HSR between LA-SF and eventually SD will induce demand, i.e., people will travel there who don't currently make the trip at all. The spillover effects to the rest of the economy will be huge.

With regards to the Coast Route. I see that being upgraded with the new push to PTC to being a faster, 110mph or better corridor with tilt-trains like Talgo in Seattle-Portland for the curves.

Dennis Lytton

Anonymous said...

Rafael @ 1:43

Allowing bicycles on CA-HSR?

That's going AWESOMELY on Caltrain.

"Have you heard about the bicyclists who weren't allowed to board Caltrain? The train was *nearly* empty."

Spokker said...

"I would love to take CHSR for DL's 100th, assuming the latter still exists then."

Hah, my other passion.

Maybe in 50 years ARTIC might actually build a rail connection from Anaheim station to Disneyland.

The conceptual videos for HSR show monorails connecting to HSR, but I don't see it happening. Orange County is the last place you'll see anything other than Metrolink/Surfliners/HSR.

In fact I think getting light rail built anywhere here would be more difficult than HSR.

Spokker said...

I haven't looked at in a while and I was pleasantly surprised today. The Coast Starlight and Southwest Chief actually showed average delays of only 6 and 11 minutes respectively for the last 4 weeks. They're still long trips, and the occasional 4AM arrival is listed, but I remember when average delays weren't less than 60 minutes consistently.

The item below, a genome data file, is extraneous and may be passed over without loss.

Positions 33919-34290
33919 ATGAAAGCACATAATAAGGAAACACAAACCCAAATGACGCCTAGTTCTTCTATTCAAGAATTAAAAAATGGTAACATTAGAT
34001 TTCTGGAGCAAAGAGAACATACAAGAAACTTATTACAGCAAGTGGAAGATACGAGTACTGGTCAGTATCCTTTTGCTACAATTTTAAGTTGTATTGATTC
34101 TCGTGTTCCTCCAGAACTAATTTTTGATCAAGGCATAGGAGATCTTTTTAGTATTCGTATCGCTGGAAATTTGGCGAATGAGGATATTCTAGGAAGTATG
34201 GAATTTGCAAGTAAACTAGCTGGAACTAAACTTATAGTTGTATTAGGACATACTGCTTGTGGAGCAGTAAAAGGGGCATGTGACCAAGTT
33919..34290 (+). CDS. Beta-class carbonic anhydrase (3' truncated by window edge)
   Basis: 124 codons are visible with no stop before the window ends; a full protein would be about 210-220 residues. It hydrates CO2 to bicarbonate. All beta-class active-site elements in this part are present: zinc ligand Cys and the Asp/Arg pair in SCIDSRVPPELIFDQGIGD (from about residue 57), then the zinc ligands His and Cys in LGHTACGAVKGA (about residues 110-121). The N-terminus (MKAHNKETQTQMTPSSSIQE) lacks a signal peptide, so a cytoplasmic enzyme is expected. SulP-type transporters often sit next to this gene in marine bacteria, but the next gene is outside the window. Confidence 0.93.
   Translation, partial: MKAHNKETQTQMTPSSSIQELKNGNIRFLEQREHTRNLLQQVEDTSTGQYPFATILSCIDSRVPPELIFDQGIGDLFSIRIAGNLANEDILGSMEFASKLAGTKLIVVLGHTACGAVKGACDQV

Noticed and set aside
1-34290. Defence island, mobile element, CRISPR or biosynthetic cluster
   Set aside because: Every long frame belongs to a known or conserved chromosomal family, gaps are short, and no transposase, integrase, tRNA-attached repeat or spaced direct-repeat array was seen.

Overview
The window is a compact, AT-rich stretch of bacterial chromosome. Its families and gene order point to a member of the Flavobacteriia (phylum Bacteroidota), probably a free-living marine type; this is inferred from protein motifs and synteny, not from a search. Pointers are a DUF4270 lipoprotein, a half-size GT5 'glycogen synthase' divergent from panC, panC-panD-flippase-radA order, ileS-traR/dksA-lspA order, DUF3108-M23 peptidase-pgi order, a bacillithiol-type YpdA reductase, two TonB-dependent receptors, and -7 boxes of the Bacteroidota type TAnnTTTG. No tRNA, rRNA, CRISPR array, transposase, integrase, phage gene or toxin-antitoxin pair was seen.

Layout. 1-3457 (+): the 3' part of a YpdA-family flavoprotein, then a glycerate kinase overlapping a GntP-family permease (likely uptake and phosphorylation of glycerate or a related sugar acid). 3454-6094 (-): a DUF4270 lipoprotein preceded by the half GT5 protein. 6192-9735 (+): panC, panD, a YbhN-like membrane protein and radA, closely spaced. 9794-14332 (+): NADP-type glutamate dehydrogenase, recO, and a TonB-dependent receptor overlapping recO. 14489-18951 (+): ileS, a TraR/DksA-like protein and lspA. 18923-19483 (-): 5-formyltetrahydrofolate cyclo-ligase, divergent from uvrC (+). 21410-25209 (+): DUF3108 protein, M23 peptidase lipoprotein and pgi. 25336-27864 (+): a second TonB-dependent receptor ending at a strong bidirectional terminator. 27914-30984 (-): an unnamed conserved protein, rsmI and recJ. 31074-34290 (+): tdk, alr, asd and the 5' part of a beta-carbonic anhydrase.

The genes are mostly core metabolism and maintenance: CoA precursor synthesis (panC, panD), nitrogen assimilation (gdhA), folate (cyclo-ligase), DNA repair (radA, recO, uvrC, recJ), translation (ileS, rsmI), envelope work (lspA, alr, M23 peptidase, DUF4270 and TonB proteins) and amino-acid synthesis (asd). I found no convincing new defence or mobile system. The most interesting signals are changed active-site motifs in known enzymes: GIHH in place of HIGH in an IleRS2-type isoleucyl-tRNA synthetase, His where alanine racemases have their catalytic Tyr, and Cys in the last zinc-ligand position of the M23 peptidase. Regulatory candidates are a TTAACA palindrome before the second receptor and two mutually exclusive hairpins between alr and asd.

Unknown said...

Palo Alto to La Jolla/University City will be awesome for a Stanford student!

Anonymous said...

The ball is round, the game lasts 90 minutes, everything else is pure theory.

After the game is before the game.

Anonymous said...

I'll be using mostly for Bay Area to Fresno/Hanford. I have family in that area. Also, Bay Area to LA, LA to Fresno/Hanford and of course out to Vegas at some point.

Spokker said...

LOL, Florida is kicking themselves for letting Jeb Bush convince them that HSR was a bad idea.

I hope that doesn't happen here. Here comes 2006's mantra, SAY NO TO PROP 13. PRESERVE HIGH SPEED RAIL BOND FUNDS.

Rafael said...

@ ian -

Mojave to Las Vegas is mostly flat. Sacramento to Reno is extremely mountainous. The cost of all the tunneling involved would be huge.